International Women’s Day 2020 has been a fraught event for millions of people around the world: once again, women find themselves in the position of having to re-assert the necessities of their basic human rights for power structures that continue to refuse to see them as whole people. On Sunday, sex workers in London went on strike in order to reiterate the need for decriminalization of the profession and for guaranteed basic pay, and on Monday, a historic women’s strike is taking place in Mexico in response to the country’s horrifying femicide statistics. Currently, 10 women a day die in Mexico as a direct result of homicidal violence based on gender, and throughout the country, progressive galleries and art institutions are taking a stand in order to draw further attention to this terrifying reality.
Kurimanzutto Gallery in Mexico City is shutting down today in order to participate in the strike. “Women are 70 percent of the force of Kurimanzutto,” the gallery wrote in a statement on its website. “Since they cannot function without us, the gallery will resume work on March 10.” Galería OMR, another contemporary art gallery in Mexico City, said via Instagram that they would be celebrating International Women’s Day via their current autobiographical exhibition from Pia Camil, an artist whose work generally addresses the aesthetic language of modernism and the politics of consumerism.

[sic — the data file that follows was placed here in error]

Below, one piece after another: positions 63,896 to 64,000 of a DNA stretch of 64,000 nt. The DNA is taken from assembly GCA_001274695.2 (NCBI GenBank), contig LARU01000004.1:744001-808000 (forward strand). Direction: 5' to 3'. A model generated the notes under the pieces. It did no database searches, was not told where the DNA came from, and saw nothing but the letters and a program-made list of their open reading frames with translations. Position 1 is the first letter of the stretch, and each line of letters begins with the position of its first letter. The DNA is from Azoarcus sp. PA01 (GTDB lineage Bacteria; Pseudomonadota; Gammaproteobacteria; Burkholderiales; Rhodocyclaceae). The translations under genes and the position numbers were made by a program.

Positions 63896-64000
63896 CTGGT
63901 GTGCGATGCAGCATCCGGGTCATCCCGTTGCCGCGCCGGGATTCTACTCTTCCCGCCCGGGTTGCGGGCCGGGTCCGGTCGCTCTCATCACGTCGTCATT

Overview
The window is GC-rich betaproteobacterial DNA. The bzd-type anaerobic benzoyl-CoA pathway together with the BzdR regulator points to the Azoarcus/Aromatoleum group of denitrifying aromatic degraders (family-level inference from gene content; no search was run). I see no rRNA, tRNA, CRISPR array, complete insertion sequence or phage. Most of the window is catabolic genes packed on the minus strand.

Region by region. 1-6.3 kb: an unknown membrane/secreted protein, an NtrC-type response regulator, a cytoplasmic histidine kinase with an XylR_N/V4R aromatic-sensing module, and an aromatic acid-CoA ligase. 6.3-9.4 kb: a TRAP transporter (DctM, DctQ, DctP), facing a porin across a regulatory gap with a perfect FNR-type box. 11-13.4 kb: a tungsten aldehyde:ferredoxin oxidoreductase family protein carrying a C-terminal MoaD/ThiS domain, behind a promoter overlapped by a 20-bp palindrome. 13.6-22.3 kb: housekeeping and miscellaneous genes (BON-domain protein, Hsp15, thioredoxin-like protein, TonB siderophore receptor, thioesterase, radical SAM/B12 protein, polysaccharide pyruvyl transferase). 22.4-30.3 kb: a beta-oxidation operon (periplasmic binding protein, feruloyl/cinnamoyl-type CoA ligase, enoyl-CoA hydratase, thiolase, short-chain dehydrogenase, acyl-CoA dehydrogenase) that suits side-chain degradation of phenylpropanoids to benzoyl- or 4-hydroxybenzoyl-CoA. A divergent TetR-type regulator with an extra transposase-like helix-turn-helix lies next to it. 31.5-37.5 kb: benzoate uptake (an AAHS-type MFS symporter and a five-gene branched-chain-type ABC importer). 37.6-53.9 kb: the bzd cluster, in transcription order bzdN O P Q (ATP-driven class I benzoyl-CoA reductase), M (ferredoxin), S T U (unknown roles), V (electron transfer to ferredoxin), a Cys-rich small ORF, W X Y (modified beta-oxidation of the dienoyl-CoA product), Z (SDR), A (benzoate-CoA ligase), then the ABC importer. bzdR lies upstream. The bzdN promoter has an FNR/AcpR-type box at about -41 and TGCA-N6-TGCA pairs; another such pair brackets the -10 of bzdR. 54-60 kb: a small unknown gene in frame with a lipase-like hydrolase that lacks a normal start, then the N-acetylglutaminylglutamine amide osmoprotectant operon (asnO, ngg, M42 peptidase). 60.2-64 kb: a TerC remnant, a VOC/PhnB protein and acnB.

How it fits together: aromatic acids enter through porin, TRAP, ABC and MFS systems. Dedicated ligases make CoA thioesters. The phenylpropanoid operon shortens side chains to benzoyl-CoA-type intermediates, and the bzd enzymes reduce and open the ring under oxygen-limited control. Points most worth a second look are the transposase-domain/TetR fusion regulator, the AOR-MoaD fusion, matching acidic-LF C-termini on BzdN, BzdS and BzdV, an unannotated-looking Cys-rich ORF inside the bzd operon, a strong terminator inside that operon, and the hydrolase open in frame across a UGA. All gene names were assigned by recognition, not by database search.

In honor of Monday’s protests, Museo Frida Kahlo also decorated its exterior walls with colorful banners acknowledging the official name of the demonstration: “A Day Without Women.” The English translation of Museo Frida Kahlo’s banner is “together we are all seen.”
Perla Acevedo, an art gallery worker in Mexico City, told The Washington Post on Sunday that she was protesting on behalf of everything that’s happening around her every day; a stark acknowledgement of the consistency of the murder of women in Mexico. Apathetic leaders and lackluster policy don’t exist in a vacuum. Women’s lives are being cut short because people don’t care enough to intervene. “I know change isn’t going to happen overnight,” Acevedo told the Post. “But people are talking about this at their dinner tables, in schools. That’s what counts.”